~DSR or DTI~
The better your score the better the interest rate and the higher the chance your loan is approved. The score isn't the only factor in approving loans. Many people with HIGH credit scores are turned down due to a high debt to income ration, known as DTI. This is also known as Debt Service Ration or DSR.
~Deeper Look at DSR or DTI~
Here is a quick look at DTI/DSR and the loan approval systems that are out there. The concept of DTI (Debt To Income), also known as DSR (Debt Service Ratio), is summarized as the amount of debt the person has compared to the amount of income they bring in and how they use it all. A person has a better chance of getting approved for credit products when they don’t need them because they have the income to support the debt.
If the person looses their job they often want to apply for credit to help out during the time it takes to find a new job. By that time it's too late because their DTI is higher without income or on unemployment income. If you feel that you would in the future desire to have a line of credit for emergencies, apply ahead of time before you would actually need it. Its irony, those who don't need it usually qualify over those who do.
Debt to income is a formula. Debt divided by income. An Example helps here.
~Example of DSR or DTI~
The first section for open credit reflects available limits and for closed credit reflects the original loan amount. The balance is the current balance on the account. This will be the balance at the time the credit was last reported. It doesn't matter if you pay your balance in full every month, this will be used to calculate your DTI this is one of the reasons you want to keep your card balances under 45% of the limit.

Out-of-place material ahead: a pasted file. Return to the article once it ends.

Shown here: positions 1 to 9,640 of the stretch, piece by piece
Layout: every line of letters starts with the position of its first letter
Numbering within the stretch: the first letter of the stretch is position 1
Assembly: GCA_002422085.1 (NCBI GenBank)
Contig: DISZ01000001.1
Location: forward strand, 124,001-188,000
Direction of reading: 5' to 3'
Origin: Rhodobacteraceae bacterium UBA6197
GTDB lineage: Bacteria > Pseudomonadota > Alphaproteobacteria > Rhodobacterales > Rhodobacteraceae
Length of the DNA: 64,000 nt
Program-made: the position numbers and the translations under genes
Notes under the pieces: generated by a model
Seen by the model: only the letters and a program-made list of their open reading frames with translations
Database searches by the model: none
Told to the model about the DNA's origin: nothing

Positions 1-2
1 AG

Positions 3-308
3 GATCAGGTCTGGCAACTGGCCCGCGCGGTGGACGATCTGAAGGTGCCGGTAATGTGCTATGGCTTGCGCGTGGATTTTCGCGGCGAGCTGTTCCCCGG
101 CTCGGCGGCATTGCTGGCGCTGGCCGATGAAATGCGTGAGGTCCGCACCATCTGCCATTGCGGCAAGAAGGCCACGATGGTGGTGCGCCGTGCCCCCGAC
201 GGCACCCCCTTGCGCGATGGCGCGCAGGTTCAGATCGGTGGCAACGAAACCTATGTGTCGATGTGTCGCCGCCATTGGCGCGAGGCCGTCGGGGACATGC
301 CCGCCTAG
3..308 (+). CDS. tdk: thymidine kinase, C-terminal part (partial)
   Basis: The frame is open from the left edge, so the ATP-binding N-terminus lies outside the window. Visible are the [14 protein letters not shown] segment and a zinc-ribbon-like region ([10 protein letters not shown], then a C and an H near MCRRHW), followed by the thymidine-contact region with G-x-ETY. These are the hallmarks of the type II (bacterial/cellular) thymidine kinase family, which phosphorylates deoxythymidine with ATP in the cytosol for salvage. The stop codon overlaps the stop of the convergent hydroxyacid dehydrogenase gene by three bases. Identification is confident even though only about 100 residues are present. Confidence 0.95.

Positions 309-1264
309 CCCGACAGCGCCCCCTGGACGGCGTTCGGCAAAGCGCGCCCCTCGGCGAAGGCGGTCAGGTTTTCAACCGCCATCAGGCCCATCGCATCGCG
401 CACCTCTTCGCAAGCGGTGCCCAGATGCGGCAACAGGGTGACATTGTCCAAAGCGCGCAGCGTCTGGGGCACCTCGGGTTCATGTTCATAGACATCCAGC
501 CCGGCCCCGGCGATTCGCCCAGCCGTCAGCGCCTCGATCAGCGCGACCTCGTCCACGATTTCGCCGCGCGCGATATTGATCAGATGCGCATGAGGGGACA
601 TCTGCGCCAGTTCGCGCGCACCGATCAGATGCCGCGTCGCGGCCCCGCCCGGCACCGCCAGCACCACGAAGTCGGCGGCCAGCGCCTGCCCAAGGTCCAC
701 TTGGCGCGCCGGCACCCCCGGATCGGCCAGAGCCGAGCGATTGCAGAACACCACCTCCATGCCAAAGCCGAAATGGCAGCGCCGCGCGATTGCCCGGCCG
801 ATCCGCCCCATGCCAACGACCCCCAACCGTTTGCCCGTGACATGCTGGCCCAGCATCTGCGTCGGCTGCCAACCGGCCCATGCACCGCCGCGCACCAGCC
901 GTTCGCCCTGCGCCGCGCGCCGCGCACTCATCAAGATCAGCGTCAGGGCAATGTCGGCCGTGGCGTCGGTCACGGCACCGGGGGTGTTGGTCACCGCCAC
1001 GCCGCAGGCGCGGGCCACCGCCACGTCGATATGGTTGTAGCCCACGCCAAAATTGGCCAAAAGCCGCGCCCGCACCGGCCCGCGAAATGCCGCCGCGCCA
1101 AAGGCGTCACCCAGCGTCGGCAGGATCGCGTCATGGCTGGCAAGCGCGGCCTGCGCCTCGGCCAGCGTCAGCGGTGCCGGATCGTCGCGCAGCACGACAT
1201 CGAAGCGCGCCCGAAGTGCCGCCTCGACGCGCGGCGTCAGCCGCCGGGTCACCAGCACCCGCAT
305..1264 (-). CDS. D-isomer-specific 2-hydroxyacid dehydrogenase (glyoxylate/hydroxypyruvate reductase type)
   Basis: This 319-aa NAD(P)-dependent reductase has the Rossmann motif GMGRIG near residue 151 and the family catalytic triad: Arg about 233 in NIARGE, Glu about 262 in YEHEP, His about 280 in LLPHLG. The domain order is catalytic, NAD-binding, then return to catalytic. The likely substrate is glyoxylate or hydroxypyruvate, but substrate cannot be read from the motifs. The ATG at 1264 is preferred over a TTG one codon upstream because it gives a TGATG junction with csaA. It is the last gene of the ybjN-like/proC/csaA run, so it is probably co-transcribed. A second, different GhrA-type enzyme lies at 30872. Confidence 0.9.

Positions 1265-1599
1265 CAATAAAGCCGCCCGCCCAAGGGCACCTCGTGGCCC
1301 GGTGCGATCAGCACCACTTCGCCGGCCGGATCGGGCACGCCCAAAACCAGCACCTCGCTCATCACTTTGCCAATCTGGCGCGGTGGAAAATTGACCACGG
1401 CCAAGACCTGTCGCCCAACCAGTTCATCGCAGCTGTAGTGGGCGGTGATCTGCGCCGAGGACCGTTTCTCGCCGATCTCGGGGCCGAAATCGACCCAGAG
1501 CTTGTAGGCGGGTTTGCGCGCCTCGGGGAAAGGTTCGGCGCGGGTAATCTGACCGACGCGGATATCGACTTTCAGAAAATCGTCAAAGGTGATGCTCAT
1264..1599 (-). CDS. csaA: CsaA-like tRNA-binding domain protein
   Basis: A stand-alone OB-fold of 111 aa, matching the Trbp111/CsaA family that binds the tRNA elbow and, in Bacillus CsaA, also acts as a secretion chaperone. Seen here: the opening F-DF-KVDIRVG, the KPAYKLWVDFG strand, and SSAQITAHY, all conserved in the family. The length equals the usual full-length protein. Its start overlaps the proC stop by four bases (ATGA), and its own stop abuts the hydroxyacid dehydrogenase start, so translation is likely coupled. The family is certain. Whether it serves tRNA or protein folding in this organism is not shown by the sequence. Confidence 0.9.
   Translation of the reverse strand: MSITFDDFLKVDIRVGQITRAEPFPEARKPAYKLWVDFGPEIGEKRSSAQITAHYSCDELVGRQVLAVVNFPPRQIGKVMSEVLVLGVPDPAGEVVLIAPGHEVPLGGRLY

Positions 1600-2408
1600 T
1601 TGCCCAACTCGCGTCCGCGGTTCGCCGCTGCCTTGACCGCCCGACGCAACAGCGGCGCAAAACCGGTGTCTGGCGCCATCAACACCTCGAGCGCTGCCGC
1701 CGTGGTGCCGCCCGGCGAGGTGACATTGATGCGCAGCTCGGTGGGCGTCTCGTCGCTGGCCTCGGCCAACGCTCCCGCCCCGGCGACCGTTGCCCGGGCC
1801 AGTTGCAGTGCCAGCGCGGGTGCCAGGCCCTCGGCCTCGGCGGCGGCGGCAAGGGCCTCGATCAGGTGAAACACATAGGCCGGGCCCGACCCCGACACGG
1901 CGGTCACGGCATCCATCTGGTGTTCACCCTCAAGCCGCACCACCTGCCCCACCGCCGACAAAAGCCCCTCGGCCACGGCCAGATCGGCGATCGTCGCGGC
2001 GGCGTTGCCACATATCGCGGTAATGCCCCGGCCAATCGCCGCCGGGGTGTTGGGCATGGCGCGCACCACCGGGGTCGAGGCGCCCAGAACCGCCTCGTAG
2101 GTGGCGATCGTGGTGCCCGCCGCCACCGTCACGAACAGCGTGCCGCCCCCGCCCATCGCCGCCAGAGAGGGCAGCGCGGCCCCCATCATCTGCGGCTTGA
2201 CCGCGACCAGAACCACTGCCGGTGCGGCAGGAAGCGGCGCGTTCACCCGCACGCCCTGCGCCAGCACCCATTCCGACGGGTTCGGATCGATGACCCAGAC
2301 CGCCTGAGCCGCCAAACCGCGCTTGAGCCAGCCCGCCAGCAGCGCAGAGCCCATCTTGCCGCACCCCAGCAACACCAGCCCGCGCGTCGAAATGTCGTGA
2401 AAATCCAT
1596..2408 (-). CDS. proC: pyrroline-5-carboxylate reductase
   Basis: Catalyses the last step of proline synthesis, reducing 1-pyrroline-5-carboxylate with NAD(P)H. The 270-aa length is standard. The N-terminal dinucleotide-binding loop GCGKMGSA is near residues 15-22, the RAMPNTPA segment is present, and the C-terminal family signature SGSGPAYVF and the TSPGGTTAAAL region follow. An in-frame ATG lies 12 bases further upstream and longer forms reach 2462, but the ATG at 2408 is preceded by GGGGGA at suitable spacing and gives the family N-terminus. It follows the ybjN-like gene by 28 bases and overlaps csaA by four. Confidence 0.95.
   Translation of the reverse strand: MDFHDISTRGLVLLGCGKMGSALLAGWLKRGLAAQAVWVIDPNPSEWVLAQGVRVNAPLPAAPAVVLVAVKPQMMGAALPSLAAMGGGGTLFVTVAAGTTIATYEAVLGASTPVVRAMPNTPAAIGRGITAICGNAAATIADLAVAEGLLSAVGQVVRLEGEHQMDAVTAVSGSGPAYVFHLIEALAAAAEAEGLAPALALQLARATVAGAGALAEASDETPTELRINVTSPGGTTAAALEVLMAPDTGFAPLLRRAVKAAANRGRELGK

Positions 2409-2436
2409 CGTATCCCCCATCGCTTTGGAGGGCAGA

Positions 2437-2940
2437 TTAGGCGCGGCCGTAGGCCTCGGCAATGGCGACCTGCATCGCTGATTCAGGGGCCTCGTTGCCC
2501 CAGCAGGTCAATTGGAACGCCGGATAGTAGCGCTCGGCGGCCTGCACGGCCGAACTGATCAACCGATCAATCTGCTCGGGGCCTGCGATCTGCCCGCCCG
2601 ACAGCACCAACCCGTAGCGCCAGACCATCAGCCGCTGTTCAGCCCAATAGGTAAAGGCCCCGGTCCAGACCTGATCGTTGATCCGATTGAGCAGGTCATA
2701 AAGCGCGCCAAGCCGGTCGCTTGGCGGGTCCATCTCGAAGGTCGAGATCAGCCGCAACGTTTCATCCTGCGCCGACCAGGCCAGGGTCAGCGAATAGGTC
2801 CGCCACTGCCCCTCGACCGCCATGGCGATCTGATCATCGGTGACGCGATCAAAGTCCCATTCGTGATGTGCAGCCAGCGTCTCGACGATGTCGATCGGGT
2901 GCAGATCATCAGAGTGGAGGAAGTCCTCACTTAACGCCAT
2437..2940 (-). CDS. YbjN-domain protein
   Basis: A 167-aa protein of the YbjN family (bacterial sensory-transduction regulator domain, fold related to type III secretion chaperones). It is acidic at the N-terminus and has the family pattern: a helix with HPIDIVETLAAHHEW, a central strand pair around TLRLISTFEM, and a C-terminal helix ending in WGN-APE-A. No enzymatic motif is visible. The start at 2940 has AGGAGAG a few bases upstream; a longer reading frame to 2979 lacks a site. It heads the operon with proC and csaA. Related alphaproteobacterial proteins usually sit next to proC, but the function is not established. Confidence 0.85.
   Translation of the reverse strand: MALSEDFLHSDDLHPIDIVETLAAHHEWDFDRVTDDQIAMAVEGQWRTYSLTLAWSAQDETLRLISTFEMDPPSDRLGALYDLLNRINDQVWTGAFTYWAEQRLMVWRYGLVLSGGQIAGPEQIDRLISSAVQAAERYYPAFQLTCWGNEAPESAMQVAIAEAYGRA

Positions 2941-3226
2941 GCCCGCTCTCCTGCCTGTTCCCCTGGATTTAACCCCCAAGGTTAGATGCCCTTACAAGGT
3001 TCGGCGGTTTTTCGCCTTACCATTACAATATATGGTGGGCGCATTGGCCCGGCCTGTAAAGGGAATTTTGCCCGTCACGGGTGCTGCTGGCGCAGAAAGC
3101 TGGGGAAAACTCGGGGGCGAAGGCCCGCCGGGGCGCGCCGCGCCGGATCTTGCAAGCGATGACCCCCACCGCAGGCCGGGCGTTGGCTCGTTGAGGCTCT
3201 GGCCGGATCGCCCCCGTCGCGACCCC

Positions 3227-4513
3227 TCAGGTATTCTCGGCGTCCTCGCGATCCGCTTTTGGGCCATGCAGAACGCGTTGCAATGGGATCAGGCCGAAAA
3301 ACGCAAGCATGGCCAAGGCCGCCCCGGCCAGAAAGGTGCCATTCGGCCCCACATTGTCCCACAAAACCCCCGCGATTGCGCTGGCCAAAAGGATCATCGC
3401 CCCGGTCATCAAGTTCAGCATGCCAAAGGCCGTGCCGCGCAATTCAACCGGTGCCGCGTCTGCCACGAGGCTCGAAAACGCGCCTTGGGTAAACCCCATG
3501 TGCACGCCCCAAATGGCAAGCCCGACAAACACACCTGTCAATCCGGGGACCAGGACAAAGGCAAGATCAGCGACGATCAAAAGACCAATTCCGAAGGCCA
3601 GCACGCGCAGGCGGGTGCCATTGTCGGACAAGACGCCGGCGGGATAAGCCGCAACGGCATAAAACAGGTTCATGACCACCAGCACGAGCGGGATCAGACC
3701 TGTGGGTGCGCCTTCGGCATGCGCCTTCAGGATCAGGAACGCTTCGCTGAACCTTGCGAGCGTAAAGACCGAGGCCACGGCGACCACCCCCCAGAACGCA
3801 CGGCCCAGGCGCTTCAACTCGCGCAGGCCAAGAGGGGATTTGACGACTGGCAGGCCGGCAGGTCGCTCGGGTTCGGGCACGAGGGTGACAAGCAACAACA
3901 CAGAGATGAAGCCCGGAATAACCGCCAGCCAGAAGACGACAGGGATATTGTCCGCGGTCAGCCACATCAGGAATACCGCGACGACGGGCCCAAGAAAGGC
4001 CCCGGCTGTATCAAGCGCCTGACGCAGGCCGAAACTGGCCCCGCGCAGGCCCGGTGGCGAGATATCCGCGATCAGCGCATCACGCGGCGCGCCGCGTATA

The payment section will show the payments you've been making. If there is no payment: such as a credit card you haven't used or a student loan that's being differed the creditor may calculate a payment that could be due. This is in order to figure out if you could afford the new credit AND the existing credit.
Let's say that the person in the example above makes $45,000 a year. The lender will take that and divide it by 12. This gives the borrower $3,750 per month. Lender usually uses GROSS income, before taxes, because it's really not their business what two people making the same amount choose to deduct for health insurance or other deductions.
This person has a debt payment of $2150. So $2150/$3750 = 57.3% This person has a Debt To Income (DTI/DSR) of 57.3%. Most lenders require less than 45-50%. Markets change and lenders vary on this, but this is the concept they are addressing.